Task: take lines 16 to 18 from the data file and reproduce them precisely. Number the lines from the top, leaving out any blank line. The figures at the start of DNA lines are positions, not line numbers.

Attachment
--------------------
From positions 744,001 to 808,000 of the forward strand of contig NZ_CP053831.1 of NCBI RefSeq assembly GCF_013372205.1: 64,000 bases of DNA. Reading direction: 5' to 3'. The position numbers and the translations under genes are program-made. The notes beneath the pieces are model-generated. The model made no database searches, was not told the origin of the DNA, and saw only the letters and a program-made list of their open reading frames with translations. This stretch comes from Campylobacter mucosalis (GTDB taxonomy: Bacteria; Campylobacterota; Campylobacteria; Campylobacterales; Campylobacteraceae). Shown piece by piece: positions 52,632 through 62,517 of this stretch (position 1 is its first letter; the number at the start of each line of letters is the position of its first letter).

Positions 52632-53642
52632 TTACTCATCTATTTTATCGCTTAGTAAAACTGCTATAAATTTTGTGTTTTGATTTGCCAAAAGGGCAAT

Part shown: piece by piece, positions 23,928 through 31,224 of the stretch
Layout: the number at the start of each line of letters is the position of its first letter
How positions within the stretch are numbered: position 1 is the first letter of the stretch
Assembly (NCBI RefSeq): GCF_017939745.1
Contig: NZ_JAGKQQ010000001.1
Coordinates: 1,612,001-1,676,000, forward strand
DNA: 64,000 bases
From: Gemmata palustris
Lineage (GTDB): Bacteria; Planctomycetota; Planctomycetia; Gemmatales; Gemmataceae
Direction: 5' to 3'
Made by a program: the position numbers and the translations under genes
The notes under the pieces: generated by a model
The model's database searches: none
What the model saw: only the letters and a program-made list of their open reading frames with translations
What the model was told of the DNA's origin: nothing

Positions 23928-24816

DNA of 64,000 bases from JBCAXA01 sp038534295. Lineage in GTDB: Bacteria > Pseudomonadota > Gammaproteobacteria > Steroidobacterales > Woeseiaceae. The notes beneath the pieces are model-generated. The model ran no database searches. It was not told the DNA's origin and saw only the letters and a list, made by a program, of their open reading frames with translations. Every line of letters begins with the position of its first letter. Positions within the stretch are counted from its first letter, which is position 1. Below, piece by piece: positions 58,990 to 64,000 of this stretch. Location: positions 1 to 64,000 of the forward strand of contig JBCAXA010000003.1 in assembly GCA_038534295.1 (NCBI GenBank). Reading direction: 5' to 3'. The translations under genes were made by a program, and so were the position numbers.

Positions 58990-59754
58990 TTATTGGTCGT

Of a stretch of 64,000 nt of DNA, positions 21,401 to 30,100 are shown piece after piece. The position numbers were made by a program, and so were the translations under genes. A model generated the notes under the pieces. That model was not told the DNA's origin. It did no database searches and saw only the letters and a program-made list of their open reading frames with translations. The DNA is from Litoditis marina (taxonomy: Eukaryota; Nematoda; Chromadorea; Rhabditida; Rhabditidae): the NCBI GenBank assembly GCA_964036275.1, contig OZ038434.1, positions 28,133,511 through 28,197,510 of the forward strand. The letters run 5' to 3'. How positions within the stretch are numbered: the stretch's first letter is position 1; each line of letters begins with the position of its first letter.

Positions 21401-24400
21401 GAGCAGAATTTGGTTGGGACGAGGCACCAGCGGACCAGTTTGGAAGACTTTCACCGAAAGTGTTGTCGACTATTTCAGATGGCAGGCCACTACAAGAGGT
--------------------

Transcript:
The model's database searches: none
What the model saw: only the letters and a program-made list of their open reading frames with translations
What the model was told of the DNA's origin: nothing